The Times Atlas is renowned for its authority and we do our utmost to maintain that reputation. In compiling the content of the atlas, we consult experts in order to depict the world as accurately as possible. For the launch of the latest edition of the atlas (The Times Comprehensive Atlas of the World, 13th edition), we issued a press release which unfortunately has been misleading with regard to the Greenland statistics. We came to these statistics by comparing the extent of the ice cap between the 10th and 13th editions (1999 vs 2011) of the atlas. The conclusion that was drawn from this, that 15% of Greenland’s once permanent ice cover has had to be erased, was highlighted in the press release not in the Atlas itself. This was done without consulting the scientific community and was incorrect. We apologize for this and will seek the advice of scientists on any future public statements. We stand by the accuracy of the maps in this and all other editions of The Times Atlas.

    The “Clarification”:

  20. Alan Watt
    Posted Sep 21, 2011 at 2:50 PM | Permalink

    Re: “resiling”. Thank you. Learn something new every day at this site. I’ll toast my new knowledge with a glass of chilled Riesling.

  21. Posted Sep 21, 2011 at 3:56 PM | Permalink

    Just for curiosity, I downloaded the data from the NSIDC, rasterized the glacier shapefiles and compared it to the Greenland Ice sheet without glaciers.

    This was only counting cells in one dataset minus the other, so there are, for sure large errors due to projection, errors in the rasterization, etc.

    A graphical result showing surface elevation + glaciers (blue-green-red) + Ice Sheet (greyscale) is here:

    The results are:
    Total Glaciers – (Ice Sheet >1m) ~ 11.8 % change
    Total Glaciers – (Ice Sheet > 100m) ~ 14.3% change
    Total Glaciers – (Ice Sheet > 500m) ~ 20.2% change

    So it looks very likely as a possible explanation

  22. Gerald Machnee
    Posted Sep 21, 2011 at 9:17 PM | Permalink

    Has anyone looked at the report noted at RC by Tedesco et al, 2011, which suggests a near record melt of Greenland ice in 2011. Is this mostly modelling?

    • Posted Sep 22, 2011 at 1:30 AM | Permalink

      Here you have the report:

      Summary: Melting in Greenland in 2011 was still above the average (1979 – 2010 baseline period), exceptionally high over the west coast and reaching close-to-record simulated surface mass balance, bare ice exposure, albedo and runoff anomalies.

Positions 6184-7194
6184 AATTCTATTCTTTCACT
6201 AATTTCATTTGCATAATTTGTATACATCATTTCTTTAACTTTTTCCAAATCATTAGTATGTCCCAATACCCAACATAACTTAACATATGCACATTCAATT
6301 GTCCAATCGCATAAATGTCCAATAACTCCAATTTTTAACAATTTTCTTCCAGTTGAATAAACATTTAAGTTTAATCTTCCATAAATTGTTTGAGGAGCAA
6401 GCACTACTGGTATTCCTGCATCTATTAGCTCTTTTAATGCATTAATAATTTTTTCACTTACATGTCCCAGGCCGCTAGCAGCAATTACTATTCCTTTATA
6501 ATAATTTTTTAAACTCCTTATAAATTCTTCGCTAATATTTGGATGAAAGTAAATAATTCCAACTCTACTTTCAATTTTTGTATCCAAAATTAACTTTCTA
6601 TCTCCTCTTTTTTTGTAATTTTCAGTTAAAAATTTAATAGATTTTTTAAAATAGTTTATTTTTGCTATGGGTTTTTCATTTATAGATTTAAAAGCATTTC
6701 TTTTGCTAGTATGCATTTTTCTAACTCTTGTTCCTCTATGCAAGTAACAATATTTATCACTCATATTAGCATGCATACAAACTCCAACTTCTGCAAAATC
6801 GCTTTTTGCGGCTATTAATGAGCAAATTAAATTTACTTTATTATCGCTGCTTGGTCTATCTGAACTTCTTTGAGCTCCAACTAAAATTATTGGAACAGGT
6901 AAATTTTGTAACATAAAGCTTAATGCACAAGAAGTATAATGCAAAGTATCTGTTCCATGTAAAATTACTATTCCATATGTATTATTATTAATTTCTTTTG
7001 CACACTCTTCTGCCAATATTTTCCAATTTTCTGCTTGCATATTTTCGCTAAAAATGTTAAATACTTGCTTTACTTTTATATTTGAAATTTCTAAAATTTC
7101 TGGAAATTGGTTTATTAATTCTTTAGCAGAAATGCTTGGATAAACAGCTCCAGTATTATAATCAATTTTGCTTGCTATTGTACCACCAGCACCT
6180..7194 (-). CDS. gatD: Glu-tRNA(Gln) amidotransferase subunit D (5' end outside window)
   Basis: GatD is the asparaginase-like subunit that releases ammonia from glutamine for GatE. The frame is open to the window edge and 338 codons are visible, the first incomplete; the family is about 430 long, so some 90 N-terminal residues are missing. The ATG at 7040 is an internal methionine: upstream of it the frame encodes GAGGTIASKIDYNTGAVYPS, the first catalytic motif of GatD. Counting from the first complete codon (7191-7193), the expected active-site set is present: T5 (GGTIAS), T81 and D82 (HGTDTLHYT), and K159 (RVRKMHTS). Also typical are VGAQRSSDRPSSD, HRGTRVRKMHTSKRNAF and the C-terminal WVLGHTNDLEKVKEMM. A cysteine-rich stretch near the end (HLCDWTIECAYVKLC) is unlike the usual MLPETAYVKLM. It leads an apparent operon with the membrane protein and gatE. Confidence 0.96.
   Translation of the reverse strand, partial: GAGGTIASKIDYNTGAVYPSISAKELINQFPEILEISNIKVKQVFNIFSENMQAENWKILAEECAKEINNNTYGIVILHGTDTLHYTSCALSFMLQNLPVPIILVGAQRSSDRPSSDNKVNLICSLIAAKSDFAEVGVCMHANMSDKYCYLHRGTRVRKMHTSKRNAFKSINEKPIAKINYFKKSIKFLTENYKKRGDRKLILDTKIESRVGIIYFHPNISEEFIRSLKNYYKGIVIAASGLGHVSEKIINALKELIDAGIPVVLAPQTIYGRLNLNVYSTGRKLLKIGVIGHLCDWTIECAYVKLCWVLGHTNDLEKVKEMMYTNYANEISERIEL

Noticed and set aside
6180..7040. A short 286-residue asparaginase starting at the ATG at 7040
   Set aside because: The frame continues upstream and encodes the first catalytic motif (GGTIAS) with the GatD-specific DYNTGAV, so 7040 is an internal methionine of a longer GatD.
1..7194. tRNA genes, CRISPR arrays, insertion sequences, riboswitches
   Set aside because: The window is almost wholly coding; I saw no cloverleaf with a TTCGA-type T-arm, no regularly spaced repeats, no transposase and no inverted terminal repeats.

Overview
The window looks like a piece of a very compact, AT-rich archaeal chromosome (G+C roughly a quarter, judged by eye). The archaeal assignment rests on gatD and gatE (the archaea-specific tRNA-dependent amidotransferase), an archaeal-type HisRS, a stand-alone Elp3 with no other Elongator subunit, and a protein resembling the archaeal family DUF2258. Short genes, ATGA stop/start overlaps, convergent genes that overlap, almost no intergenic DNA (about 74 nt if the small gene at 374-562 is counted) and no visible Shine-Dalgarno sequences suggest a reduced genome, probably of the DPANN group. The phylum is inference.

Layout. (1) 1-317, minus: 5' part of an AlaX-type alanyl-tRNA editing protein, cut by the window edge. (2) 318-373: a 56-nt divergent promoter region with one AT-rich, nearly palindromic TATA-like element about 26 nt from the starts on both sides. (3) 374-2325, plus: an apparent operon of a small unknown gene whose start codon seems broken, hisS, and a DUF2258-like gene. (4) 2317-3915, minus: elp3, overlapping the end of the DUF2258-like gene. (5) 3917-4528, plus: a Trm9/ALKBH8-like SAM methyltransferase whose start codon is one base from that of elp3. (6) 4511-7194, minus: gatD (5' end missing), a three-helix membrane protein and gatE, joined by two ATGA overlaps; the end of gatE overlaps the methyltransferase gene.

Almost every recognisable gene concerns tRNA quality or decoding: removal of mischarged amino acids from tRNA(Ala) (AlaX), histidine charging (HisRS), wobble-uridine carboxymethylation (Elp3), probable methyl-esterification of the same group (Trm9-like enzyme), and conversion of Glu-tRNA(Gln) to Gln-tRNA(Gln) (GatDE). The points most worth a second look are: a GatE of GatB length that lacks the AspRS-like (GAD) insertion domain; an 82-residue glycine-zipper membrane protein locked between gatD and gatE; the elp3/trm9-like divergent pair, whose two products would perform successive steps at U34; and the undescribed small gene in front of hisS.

The melting index (e.g., the number of melting days times the area subject to melting) in 2011 estimated from spaceborne microwave observations using the approach in (Tedesco, 2007) did not break the previous record set in 2010 (e.g., Tedesco et al., 2011). However, 2011 is positioning itself 6th in terms of melting index, after 2010, 2007, 1998, 2002, 2005. An alternative approach using microwave data as well (Mote and Anderson, 2005) indicates that melt extent for the period June through August 2011 ranked third since 1979, following 2010 and 2007. Satellites data cannot produce estimates of runoff and liquid water content. However, these can be analyzed by means of models. The model used in this analysis (MAR, e.g., Tedesco et al., 2011) indicates that 2011 was comparable to the record season of 2010 with respect to runoff, surface mass balance, albedo and bare ice exposure. Strong negative surface mass balance anomalies occurred in 2011, according to MAR (e.g., the loss in 2011 and 2010 were much higher than the gained mass because of accumulation). Surface albedo simulated by MAR was consistently below or around 2 standard deviations below the mean for the period June – August (e.g., more solar radiation absorbed supporting more melting, see Figure 4 for a diagram). The bare ice area exposed during the summer of 2011 was also large with respect to the mean (close to up 3 standard deviations for the month of July), similarly to what happened in 2010.

  23. djbiggs
    Posted Sep 22, 2011 at 3:44 AM | Permalink

    I have drilled on the east coast through 300m+ of ice in 2008… I don’t think its all gone, just yet.